Properties of Solids, Liquids, and Gases

Core Concepts

In this tutorial, you will learn about the properties of the solid, liquid, and gas phases of matter. Solids, liquids and gases are all around us, they are the three main states of matter – but how many of their properties do you really know? Let’s find out!

Topics Covered in Other Articles


Amorphous – without form
Capillary action – attraction of the surface of a liquid to the surface of a soli
Crystalline – the particles of the solid are arranged in an orderly, geometric, repeating pattern
Diffusion – spontaneous mixing of the particles of two substances caused by their motion
Intermolecular forces – forces of attraction or repulsion existing between neighboring particles.
Surface tension – force that pulls adjacent parts of a liquid’s surface together, decreasing the surface area to the smallest size possible
Viscosity – resistance to motion that exists between the molecules of a liquid when they move past each other

Properties of Solids

In the solid state, the particles do not have enough energy to overcome the strong intermolecular forces, which means they are tightly held against each other. As a result, solids have a definite shape and volume. They don’t pour like a liquid.

The particles vibrate back and forth within their fixed positions and do not move freely. Solids are incompressible and have high density, compared to liquids and gases. They can be crystalline, like table salt, or amorphous, like glass, rubber or plastic.

Many elements exist as solid-state at room temperatures, such as sodium, vanadium and magnesium.

properties of solids

Properties of Liquids

In the liquid state, the intermolecular forces between the particles are strong enough to have a definite volume. However, they are not strong enough to have a definite shape. Consequently, the particles move freely, but they are still attracted to each other. Liquids are incompressible but conform to the shape of the container. They are slightly less dense than the solid state, 10% less dense on average. They usually exhibit surface tension, capillary action, and viscosity.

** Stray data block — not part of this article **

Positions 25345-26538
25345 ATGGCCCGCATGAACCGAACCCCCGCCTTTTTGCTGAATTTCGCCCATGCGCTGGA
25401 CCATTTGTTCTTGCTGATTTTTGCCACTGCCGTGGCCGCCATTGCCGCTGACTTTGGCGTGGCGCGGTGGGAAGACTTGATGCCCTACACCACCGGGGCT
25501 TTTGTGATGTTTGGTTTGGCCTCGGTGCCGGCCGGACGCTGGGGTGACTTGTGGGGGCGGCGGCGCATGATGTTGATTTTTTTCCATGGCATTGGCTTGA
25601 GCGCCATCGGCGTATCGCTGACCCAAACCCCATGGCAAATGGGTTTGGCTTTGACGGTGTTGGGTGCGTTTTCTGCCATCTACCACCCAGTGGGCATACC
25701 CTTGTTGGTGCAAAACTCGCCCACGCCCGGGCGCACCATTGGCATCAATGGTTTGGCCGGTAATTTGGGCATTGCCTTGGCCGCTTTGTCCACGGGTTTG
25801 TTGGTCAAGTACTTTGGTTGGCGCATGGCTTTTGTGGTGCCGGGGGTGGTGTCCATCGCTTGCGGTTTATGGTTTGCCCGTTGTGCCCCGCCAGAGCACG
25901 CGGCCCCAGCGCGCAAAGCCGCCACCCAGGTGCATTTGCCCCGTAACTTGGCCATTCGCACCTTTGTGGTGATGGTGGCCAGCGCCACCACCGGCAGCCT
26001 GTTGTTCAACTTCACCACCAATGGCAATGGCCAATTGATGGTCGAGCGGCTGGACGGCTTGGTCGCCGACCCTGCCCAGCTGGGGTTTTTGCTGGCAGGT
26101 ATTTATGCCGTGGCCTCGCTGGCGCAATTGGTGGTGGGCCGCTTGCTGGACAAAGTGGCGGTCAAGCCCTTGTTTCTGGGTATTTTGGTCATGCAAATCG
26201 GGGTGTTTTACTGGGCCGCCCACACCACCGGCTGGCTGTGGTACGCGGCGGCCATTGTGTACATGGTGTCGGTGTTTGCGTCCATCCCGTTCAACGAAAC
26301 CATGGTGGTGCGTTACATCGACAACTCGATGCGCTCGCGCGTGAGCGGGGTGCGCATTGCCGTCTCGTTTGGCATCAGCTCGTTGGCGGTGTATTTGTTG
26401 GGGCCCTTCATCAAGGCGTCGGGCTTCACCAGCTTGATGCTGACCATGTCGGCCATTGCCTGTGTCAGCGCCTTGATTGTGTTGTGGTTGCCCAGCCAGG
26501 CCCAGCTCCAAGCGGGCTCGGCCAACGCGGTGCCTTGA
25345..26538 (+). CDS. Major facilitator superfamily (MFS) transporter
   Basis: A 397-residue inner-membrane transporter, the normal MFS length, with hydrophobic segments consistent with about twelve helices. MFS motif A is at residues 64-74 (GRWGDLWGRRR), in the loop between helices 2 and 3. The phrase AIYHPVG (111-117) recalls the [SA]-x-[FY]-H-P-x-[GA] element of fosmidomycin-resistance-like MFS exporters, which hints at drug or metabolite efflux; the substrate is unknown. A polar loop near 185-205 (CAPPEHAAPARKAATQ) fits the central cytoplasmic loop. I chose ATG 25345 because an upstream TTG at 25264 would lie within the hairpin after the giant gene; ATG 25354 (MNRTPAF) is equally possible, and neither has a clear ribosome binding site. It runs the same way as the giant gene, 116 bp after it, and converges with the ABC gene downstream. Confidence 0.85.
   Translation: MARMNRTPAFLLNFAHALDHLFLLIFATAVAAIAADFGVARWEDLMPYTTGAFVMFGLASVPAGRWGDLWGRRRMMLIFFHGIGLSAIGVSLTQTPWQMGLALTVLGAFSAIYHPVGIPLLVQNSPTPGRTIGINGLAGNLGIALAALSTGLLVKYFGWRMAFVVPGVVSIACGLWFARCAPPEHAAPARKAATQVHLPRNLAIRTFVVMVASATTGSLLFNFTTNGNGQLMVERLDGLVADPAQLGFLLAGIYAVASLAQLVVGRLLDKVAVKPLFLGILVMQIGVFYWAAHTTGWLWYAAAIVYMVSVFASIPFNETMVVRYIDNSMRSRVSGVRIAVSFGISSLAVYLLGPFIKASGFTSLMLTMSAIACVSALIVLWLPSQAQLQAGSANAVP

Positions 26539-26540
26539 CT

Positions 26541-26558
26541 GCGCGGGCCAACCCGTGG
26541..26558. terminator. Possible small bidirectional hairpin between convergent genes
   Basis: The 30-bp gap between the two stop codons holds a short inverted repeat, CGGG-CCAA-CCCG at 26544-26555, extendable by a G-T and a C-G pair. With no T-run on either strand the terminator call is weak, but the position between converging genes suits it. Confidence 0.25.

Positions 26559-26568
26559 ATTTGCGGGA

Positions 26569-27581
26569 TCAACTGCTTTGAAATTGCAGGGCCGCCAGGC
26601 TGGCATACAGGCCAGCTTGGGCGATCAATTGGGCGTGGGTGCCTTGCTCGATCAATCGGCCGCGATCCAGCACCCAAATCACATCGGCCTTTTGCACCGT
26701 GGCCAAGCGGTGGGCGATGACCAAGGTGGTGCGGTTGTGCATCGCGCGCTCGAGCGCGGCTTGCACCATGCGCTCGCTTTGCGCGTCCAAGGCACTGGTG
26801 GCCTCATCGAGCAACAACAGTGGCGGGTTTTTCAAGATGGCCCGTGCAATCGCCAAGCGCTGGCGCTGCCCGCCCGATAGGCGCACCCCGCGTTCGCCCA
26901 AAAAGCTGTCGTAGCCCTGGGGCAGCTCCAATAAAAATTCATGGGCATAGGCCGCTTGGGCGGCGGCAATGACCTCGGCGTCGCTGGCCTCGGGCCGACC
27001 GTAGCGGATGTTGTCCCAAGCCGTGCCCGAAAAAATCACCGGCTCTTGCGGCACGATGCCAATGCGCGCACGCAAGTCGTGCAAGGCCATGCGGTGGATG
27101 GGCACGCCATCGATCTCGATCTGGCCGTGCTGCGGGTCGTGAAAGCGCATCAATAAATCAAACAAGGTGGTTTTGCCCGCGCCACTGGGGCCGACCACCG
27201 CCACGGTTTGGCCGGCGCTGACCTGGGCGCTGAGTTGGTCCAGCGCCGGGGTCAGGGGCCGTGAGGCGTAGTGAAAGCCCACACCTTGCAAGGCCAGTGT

Mercury is an example of a liquid metal with a very high cohesion and surface tension, which makes it easily bead up when spilled.

Water is a liquid with many unusual properties, such as expanding when it freezes. This is due to its hydrogen bonding.

There are many misconceptions of iodine not existing in a liquid state. However, you can find out why so many are quick to believe this false idea here.

properties of liquids

Properties of Gases

In the gaseous state, the particles have enough kinetic energy to overcome the weak intermolecular forces between each other. Therefore, they move in random motion without being attracted to each other. As a result, gases have neither a definite shape nor volume. They consist of widely separated molecules.

Gases are compressible and have low density – often 1,000 times less dense than the liquid or solid phase. Gases can diffuse, and they exert pressure on surfaces with which they collide..

At room temperature, some elements exist as gas. Examples of these elements is fluorine, hydrogen and helium.

properties of gases


Examples of Solids

Ice, glass, rock, salt, sugar, concrete, gold, wood, concrete

Examples of Liquids

Water, juice, coffee, mercury, bromine

Examples of Gases

Carbon dioxide, oxygen, hydrogen, helium, uranium hexafluoride, air

Summary of Properties

properties of gases, properties of liquids, properties of solids